Sequester cuts to border staffing put on hold
Staff reductions at the country's ports of entry have been postponed, easing for now some sequestration-induced anxieties of stakeholders and elected officials on the Texas-Mexico border.
Customs and Border Protection officials said Monday that in light of the budget bill President Obama signed last week, the agency has decided to review its plans to decrease overtime and furloughs. The agency said last month the cuts were necessary due to budget cuts known as sequester.
“I have been working closely with our budget office in analyzing the bill. Although the budget reductions imposed by sequestration are significant, the bill’s provisions allow CBP to mitigate to some degree the impacts of the reduced budget on operations and on CBP’s workforce,” Thomas Winkowski, the deputy CBP commissioner, wrote to his employees. “Please continue to proceed in a manner which ensures that we are able to carry out our national security mandate. Thank you for your understanding as we work through these issues and challenging times.”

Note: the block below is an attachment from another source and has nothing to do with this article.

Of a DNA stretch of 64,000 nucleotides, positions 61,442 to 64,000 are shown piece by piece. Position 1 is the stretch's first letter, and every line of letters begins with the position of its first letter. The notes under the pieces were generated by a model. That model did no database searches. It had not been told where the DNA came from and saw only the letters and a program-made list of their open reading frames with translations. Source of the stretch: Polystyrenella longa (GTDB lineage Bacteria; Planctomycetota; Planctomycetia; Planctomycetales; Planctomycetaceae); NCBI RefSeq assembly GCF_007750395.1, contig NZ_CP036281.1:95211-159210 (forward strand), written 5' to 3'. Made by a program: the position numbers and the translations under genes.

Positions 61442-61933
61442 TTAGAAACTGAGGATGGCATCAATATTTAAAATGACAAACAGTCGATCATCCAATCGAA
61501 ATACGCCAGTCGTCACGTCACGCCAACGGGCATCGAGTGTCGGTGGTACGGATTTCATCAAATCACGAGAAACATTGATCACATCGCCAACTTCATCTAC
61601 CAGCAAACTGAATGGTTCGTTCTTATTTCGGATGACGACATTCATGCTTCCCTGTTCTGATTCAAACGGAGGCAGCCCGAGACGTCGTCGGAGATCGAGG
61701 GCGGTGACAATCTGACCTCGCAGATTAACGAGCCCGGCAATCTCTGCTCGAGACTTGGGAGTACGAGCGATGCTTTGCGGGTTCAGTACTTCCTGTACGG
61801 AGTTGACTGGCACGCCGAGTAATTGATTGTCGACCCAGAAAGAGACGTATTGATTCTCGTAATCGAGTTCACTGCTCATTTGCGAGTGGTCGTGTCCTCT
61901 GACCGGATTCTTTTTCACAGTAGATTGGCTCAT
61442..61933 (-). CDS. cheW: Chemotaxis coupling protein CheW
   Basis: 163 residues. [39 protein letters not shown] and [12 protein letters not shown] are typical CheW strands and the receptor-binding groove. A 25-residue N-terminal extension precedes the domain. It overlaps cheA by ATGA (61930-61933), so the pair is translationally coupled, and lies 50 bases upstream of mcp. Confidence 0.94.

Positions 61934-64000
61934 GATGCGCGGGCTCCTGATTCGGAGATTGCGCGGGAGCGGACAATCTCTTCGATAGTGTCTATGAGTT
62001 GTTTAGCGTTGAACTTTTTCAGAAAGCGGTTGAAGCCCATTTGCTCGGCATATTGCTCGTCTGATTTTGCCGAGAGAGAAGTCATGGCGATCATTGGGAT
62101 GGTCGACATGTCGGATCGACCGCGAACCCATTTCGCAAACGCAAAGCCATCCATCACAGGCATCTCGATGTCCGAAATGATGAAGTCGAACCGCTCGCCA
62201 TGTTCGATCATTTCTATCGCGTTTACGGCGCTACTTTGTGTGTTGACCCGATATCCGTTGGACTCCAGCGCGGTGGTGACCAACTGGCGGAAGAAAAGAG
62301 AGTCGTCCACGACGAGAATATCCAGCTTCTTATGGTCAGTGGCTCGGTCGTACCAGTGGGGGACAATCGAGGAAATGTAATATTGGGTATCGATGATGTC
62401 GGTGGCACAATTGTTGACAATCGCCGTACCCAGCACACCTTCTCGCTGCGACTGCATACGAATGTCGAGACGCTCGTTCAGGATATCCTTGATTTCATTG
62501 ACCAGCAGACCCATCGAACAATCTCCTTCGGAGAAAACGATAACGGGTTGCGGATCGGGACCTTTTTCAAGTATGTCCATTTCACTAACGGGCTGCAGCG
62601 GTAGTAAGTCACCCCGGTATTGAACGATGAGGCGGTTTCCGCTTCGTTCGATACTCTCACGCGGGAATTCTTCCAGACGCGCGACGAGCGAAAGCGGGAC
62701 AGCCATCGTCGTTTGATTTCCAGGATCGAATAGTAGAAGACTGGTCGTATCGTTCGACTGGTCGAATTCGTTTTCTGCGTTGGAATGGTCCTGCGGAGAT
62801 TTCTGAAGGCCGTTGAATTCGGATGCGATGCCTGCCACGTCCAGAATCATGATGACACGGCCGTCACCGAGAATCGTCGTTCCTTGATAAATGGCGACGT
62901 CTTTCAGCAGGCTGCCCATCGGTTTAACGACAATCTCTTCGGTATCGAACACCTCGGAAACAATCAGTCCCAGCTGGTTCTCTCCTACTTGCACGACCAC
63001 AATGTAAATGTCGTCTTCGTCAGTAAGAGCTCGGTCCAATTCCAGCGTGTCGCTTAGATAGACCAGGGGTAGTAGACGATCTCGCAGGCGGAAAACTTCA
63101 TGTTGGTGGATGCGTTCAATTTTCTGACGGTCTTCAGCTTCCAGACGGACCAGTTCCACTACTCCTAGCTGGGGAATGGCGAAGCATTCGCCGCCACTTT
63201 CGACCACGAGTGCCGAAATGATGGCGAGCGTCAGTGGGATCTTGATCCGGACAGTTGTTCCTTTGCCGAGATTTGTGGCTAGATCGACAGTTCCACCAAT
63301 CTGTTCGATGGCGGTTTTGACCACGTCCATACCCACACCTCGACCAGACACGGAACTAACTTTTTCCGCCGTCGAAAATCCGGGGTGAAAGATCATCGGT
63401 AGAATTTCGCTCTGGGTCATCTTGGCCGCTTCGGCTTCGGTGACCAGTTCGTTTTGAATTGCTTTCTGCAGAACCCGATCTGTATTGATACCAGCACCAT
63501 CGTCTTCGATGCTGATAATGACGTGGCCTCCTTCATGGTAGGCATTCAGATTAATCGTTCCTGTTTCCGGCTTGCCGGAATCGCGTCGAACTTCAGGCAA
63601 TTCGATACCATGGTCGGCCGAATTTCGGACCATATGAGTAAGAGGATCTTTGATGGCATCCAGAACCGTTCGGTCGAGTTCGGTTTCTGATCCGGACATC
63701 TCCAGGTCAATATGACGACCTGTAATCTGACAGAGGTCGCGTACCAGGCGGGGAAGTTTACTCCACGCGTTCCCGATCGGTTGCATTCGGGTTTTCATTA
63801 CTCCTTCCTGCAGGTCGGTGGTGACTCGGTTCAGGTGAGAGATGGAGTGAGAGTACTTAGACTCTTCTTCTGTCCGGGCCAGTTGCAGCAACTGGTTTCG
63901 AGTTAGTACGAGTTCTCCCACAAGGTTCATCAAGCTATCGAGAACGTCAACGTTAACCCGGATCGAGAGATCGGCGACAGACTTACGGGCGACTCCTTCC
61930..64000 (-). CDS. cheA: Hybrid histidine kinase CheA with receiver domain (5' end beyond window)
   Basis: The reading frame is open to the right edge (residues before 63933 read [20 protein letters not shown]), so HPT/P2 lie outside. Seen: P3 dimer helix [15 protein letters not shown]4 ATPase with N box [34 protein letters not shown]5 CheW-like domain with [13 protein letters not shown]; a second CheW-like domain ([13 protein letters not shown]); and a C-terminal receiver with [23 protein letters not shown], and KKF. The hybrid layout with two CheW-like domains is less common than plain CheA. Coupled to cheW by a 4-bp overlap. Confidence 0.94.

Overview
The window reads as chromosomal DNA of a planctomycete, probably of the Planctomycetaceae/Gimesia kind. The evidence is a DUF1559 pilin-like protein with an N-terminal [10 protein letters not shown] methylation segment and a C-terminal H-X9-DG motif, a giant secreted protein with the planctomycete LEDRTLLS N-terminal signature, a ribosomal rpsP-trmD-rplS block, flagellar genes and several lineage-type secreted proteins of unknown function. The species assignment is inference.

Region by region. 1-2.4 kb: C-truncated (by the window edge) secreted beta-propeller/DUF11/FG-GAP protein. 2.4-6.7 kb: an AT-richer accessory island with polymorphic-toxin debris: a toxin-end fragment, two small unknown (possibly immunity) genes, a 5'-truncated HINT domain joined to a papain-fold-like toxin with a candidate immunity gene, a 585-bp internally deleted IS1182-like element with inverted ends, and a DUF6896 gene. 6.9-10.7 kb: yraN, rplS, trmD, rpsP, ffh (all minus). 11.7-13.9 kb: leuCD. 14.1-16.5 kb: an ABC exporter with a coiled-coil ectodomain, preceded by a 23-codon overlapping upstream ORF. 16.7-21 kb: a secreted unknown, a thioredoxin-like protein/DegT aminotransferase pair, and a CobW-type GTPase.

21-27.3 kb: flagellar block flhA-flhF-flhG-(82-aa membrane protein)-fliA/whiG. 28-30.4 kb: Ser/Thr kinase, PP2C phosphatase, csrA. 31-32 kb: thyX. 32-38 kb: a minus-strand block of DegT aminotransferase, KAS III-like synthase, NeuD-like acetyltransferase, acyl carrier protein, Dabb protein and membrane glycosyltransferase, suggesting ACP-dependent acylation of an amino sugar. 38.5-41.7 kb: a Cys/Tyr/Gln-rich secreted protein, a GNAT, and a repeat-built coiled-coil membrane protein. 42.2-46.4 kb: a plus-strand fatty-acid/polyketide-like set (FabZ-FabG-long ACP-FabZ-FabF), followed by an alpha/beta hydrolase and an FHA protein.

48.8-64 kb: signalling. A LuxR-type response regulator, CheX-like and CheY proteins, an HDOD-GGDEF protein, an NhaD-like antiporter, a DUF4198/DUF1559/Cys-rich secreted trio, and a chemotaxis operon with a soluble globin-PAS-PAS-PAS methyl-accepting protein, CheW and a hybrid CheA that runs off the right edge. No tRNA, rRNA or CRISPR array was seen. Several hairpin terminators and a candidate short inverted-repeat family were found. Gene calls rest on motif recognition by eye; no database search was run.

Border lawmakers had said for weeks the cuts would not only affect security, but add hours to already long wait times at the country’s international ports of entry. The Laredo and El Paso customs districts are Mexico’s top two trading destinations and Mexico is Texas’ top trading partner. In January alone, trade between Mexico and Laredo was more than $18.4 billion. El Paso saw about $6.8 billion in total trade.
The planned 5 percent cuts would have reduced staffing to amounts that equal about 5,000 fewer Border Patrol agents and 2,500 fewer CBP officers, according to the office of U.S. Rep. Pete Gallego, D-Alpine. The reduction in overtime could have been as much as 30 percent of an agent’s paycheck.
Gallego lauded the decision but added that Congress needed to come up with a long-term solution. The current budget only maintains current staffing levels through the current year.
“These dedicated agents — the individuals who keep our border safe — shouldn’t have to worry about financial instability on a continual basis,” he said in a statement. “Our agents deserve peace of mind from furloughs and lost wages. Congress must enact a long-term solution that puts the nation’s fiscal house in order — instead of constant crisis management through short-term, uncertain quick fixes.”